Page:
…the Lord Jesus on the same night in which He was betrayed took bread; and when He had given thanks, He broke it and said, “Take, eat; this is My body which is broken for you; do this in remembrance of Me.”

Why did His body have to be broken by death and by being convicted of that for which He was not guilty? I think we can find part of the answer in today’s reading from Leviticus 6:12 (19) through Leviticus 7:10 where we learn more about the sin, guilt, and grain offerings, and about the differences when those offerings are made by and for the priests. In the first part of this portion, it talks about the grain offering on the day when a priest receives an anointing. The bread is to be mixed with oil and cooked on a griddle, and then it is to be broken, and THEN it is to be offered up in smoke with no one eating any of it.

When I think of broken bread, I think of the body of Messiah as in the Scripture at the top of this post. Like the grain given on the day of the priest’s anointing, Yahshua, though filled with the oil of God’s Spirit, endured things that would normally harden a person: rejection, abandonment, loss of a friend, betrayal, unfairness, false accusations, homelessness, hunger, thirst, etc. But if there was any hardness in Him at all, it was only so He could become broken for us. He knew He was the offering to become anointed as our High Priest.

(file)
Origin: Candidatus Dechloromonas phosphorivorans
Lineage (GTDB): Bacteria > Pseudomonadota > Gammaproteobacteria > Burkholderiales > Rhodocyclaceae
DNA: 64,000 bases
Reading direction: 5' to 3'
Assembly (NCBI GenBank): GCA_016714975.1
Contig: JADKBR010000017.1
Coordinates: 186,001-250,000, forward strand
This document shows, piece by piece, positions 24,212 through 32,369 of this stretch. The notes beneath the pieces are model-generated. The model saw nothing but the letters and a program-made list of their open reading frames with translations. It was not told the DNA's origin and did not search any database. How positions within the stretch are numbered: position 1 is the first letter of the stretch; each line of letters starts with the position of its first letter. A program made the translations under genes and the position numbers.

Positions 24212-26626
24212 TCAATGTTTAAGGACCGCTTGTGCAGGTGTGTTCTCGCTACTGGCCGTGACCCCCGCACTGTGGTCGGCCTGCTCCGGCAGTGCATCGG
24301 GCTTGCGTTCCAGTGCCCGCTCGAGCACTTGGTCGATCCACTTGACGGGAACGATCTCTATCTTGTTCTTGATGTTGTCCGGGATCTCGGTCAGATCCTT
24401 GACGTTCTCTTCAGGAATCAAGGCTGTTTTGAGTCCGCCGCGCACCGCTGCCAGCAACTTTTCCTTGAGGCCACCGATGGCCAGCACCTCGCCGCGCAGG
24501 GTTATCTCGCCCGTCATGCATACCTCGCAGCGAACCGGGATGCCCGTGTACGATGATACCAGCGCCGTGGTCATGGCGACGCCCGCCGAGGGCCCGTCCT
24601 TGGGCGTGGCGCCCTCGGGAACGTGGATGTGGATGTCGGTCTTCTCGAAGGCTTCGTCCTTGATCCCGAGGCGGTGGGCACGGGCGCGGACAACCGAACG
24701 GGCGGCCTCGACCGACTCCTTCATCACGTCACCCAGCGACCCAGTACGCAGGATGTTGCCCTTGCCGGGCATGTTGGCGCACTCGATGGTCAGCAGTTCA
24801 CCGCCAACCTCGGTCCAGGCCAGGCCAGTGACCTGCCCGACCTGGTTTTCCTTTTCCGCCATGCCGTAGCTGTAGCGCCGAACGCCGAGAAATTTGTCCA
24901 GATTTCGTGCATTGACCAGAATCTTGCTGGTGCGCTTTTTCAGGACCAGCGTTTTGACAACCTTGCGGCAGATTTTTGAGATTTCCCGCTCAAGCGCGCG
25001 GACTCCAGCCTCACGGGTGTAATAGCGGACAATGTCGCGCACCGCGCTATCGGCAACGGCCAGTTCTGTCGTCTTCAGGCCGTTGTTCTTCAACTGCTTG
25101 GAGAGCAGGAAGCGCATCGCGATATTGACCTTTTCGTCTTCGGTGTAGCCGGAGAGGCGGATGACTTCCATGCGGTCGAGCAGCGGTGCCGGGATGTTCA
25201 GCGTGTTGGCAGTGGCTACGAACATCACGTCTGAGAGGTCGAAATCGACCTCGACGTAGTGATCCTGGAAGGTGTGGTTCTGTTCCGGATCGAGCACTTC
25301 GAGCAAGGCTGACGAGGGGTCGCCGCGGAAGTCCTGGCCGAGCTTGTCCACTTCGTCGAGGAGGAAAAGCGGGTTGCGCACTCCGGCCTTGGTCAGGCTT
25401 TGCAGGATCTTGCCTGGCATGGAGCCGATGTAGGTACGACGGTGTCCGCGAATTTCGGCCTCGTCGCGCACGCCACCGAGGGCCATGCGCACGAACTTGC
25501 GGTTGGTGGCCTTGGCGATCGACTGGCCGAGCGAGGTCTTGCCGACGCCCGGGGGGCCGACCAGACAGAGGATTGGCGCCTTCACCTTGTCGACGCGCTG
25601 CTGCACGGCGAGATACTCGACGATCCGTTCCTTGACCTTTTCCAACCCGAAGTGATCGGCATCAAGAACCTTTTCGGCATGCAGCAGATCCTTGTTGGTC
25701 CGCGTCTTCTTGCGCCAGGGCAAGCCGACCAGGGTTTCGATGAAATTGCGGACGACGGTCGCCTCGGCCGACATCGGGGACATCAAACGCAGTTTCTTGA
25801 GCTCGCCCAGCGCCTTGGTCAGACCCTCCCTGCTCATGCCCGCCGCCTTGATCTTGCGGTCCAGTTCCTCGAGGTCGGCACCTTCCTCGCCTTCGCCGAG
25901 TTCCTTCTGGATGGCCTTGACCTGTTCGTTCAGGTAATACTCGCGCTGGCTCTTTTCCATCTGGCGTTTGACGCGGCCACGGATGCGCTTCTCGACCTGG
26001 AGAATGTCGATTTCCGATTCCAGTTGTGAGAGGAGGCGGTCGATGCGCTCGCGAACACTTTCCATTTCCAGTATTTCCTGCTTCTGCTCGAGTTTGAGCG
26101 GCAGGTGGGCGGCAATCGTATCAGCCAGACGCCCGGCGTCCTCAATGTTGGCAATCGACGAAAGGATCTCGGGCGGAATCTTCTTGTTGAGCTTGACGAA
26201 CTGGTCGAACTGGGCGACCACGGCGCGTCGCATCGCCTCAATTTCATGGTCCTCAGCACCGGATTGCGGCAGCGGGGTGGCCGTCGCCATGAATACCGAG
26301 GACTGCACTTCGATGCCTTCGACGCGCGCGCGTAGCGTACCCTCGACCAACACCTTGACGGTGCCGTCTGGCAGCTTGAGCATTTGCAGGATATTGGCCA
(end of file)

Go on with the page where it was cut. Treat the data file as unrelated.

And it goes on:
The next part of this portion focuses on the sin offering. Unlike the grain offering for anointing, this one is to be eaten by the priests. Before it can be eaten, the activities such as sprinkling the blood must be done to make the offering holy. The holiness surrounding the sin offering is so important that if any of its blood touches a brass bowl, the bowl must be scoured. And if any of it touches a clay pot, the pot must be broken. There’s the brokenness again. And since clay often represents humanity, I see this offering as focusing on us and our need to be broken.